Being a twin-turbo 3.0 straight six with 310hp and a mighty 465lb/ft on tap, the 640d certainly isn’t wanting for speed – the claimed 0-60 time of 5.5 seconds is almost identical to the V8 petrol model’s, and is restricted to 155mph. The critics also reckon it sounds very nice for a diesel motor, with a gruff growl present when you work your way through the revs.

Of course, being an oil burner, it’s the refinement and economy figures that are the main highlights. Most of the testers state that, despite its sporting nature, the diesel motor works best as a smooth and relaxed cruiser, and is fairly quiet when you’re just pootling along. It’s also hugely economical for a car with this level of power and performance – BMW claim an impressive 51 mpg is possible on the combined cycle, and the 149g/lm of CO2 emissions means it only costs £130 a year to tax.

Lots of the critics say that the M Sport option isn't worth getting as it makes the ride too firm and doesn't suit the car's character. Pricing for the 640d is competitive and you shouldn't have to spend too much on options, it comes with heap of kit.

However, despite its pace and handling qualities, it’s far from being the most engaging 6 Series to drive – if you want a more engaging experience, it’s worth looking at the petrols. However, none of the BMW’s main rivals come with a diesel option, so if you want a fast yet relatively frugal GT car, then the 640d should go straight to the top of your shortlist.

We aggregate the most helpful BMW 640i Coupe reviews from the best publications.

The reviews generally say the 640i has another great BMW engine, but just like the other versions, it's just not engaging enough.

It may be the entry level model in the range, but the critics suggest the 640i model isn’t the inferior relation in the 6 Series family. They like its eager yet quite smooth and efficient engine, along with the car’s enticing breadth of abilities and its low asking price when compared with the other variants.

As the starting point in the range, the 640i certainly has its appeal – though not exactly affordable, it’s still competitively priced, is quick enough for most people and isn’t too expensive to run. Overall, it’s a good all-rounder with a great engine, but it’s worth noting that the 640d model is just as fast in the real world yet is noticeably cheaper to run.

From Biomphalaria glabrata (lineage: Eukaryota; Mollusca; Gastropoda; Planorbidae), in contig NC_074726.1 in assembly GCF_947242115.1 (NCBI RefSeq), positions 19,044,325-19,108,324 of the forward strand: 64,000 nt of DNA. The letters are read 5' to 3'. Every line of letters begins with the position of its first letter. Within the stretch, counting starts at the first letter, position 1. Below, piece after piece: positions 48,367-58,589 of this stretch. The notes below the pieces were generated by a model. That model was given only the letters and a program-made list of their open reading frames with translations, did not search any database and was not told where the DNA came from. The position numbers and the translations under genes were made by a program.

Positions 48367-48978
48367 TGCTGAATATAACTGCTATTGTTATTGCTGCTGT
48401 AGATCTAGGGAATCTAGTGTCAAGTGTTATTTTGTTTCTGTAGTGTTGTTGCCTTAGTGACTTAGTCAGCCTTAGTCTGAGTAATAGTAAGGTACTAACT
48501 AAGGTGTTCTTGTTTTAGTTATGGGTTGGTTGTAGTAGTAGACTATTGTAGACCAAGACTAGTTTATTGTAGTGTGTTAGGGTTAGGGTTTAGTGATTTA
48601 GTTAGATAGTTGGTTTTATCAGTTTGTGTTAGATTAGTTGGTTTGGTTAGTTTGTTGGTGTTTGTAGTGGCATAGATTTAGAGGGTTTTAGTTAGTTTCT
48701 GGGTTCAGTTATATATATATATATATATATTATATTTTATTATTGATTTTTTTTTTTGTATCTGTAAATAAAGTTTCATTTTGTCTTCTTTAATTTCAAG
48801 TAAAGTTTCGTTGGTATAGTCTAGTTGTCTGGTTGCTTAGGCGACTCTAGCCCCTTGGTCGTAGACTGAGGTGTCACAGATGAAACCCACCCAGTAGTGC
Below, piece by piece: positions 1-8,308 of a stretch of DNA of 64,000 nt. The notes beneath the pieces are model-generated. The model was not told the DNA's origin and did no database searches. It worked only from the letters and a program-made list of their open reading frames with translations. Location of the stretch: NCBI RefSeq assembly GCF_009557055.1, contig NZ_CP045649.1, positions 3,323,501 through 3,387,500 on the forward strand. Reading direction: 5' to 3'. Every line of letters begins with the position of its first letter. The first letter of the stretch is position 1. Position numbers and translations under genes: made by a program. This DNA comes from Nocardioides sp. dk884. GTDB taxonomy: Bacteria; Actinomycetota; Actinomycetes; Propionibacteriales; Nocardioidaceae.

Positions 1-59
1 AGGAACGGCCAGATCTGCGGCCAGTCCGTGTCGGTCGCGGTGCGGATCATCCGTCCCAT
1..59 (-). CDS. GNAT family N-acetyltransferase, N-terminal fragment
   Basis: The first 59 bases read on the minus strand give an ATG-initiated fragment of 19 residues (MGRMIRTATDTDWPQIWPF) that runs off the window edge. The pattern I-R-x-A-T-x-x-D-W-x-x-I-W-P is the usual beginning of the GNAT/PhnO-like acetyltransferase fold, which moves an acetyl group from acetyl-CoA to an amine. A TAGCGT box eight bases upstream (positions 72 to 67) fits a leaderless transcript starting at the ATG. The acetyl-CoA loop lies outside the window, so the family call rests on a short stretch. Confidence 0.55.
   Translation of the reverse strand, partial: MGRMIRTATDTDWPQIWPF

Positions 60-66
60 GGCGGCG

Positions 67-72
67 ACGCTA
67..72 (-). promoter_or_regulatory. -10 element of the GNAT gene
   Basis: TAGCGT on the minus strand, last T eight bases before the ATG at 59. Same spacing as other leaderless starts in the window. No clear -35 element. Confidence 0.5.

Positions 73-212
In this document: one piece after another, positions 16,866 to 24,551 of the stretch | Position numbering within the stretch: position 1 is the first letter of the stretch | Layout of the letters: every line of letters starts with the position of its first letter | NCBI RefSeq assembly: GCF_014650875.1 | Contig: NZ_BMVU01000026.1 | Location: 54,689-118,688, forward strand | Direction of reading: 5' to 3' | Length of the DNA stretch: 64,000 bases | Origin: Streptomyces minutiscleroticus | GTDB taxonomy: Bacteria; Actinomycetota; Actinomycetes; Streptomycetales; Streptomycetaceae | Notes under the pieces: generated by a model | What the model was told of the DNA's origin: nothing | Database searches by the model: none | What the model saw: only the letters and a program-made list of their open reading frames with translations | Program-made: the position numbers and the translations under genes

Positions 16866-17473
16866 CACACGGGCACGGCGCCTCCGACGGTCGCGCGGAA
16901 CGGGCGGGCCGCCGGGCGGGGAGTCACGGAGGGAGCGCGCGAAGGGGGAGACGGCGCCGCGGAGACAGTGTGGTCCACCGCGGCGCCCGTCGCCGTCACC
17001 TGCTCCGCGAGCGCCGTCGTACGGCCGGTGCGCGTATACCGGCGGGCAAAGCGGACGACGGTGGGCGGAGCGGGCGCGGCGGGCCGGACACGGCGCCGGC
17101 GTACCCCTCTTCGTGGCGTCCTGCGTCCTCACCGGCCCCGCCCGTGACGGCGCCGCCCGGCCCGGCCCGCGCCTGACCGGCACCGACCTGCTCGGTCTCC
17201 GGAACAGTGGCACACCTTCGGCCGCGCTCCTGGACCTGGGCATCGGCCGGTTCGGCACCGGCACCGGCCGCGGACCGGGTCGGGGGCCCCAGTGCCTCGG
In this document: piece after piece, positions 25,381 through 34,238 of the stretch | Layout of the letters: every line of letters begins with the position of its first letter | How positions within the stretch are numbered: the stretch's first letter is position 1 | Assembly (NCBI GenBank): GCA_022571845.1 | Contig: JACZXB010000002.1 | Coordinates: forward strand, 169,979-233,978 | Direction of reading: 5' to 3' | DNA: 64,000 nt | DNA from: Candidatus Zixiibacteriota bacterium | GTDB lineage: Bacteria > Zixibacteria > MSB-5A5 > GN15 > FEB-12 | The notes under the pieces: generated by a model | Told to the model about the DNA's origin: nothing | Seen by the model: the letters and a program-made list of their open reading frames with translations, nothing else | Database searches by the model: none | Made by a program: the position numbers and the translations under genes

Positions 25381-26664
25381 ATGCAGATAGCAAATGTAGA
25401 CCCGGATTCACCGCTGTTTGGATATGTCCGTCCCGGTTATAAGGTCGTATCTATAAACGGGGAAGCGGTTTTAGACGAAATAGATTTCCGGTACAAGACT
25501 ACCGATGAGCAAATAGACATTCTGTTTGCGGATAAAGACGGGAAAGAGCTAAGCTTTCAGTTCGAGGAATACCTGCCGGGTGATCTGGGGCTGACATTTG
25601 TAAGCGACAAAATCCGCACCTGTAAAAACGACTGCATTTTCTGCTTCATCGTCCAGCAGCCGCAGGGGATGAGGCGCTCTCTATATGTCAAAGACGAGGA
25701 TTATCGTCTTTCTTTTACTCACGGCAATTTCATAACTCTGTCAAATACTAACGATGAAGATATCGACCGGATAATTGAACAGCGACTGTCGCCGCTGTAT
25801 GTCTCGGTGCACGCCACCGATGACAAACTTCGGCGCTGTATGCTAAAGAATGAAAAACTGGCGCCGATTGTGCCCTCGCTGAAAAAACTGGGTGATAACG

It’s by no means a cheap car, but after the recent demise of the Jaguar XK to make way for the smaller, sportier F-Type, there aren’t currently any cars on the market that offer a direct comparison. The Audi S5 is significantly cheaper, but is a little smaller and a less involving drive than the BMW. Above the Beemer’s price point, cars like the Porsche 911 and Maserati Gran Turismo offer more performance, style and badge prestige to justify their cost.

Going some way towards justifying the high purchase price, the 6 Series comes with a decent amount of standard kit, such as a stop/start system and adaptive cruise control that can slow the car down by itself. Add any further options and things start to get very pricey indeed, though. Being a BMW, residual values are fairly good.

If you’re interested in the 6 Series coupe, but are put off by the lack of space for rear passengers, then Gran Coupe model may be an option. It’s slightly longer than the 6 Series, has an extra pair of doors, and the extra length arguably makes it a more elegant-looking car.


Overall, the new BMW 6 Series is a very capable car that works brilliantly as a grand tourer. It’s by no means the most exciting car of its type to drive, but there’s no denying the appeal of its qualities as a cruiser, and it is usefully cheaper than quite a few noticeable rivals.

There are other GT cars on the market that offer a more engaging drive or a more desirable badge and image. However, few are as well rounded as the BMW 6 Series, and despite the ‘dynamic deficiencies’ it’s definitely worth considering if you want a comfy coupe cruiser.